>> is that redis-cluster seemed to be in an experimental stage. It also has
>> the problem where if all copies of a node die, then the cluster will lose
>> all that data and it is up to the user to not lose that data. All of this
>> has to be handled by the user, and this seems like it will get tedious when
>> there are multiple nodes and all it would take is for one admin to mess it
>> up.
>>
>> So this is where Aerospike comes in. Reading about them on the web they
>> come off as the perfect tool for a version of redis that is distributed:
>> https://stackoverflow.com/questions/24482337/how-is-aerospike-
>> different-from-other-key-value-nosql-databases . But for some reason,
>> they don’t get as much attention as redis
>>
>> Does anyone have experience with Aerospike? For my application, it seems
>> like a no brainer.
>>
>> Thank you all again,
>>
>> On Sep 15, 2017, at 2:02 PM, Nathaniel Waisbrot <>
>> wrote:
>>
>> Scatter-shot reply:
>>
>> Since you're using Redis right now, have you considered Redis Cluster (
>> https://redis.io/topics/cluster-tutorial)?
>>
>> I'm using Cassandra and don't feel that it's got a small community or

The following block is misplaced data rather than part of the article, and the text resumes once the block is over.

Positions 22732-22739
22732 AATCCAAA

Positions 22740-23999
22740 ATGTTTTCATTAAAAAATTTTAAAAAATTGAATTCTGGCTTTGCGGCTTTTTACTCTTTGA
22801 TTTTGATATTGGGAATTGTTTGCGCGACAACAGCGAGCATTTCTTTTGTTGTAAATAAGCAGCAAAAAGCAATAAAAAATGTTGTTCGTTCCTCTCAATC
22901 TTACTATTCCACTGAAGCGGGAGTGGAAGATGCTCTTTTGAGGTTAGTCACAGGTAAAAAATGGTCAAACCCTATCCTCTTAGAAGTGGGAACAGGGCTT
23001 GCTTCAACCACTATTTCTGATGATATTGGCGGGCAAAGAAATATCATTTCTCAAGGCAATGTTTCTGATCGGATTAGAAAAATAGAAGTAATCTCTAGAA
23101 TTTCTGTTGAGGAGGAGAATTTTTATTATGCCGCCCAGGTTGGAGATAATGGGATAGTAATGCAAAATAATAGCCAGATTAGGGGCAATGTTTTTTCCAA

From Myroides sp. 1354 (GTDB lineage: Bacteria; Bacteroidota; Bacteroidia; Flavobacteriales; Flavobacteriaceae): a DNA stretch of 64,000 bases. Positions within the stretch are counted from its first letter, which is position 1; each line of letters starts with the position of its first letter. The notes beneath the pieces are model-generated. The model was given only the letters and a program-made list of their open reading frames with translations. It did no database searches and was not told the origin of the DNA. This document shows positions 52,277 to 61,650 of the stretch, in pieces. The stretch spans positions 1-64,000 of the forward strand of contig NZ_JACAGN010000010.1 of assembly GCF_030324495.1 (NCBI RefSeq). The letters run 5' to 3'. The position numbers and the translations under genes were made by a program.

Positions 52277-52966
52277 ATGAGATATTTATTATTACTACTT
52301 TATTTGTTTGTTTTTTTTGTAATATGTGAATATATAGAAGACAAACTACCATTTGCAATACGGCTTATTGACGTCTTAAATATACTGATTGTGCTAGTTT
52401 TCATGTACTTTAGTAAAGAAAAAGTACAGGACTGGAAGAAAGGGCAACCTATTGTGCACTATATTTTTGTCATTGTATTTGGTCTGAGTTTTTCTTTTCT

>> slow pace of updates. There are a lot of NoSQL databases and they all have
>> quite different tradeoffs which tends to fragment the community, so your
>> expectations may be too high.
>>
>> Riak, ElasticSearch, EtcD, MongoDB, etc. You have many (too many!)
>> options. When you say "read speed and consistency" what sort of consistency
>> are you looking for? Is eventual consistency good, or do you require that
>> every read that takes place after a write gets the new data?
>>
>>
>>
>>
>> On Sep 15, 2017, at 12:43 PM, code wiget <> wrote:
>>
>> Hello everyone,
>>
>> I am at the point where I have many Erlang nodes, and I am going to have
>> to move to a distributed database. Right now, I am using a basic setup:
>> each Erlang node has a copy of the same Redis DB, and all of those DBs are
>> slaves(non-writable copies) of a master. A big problem with this is obvious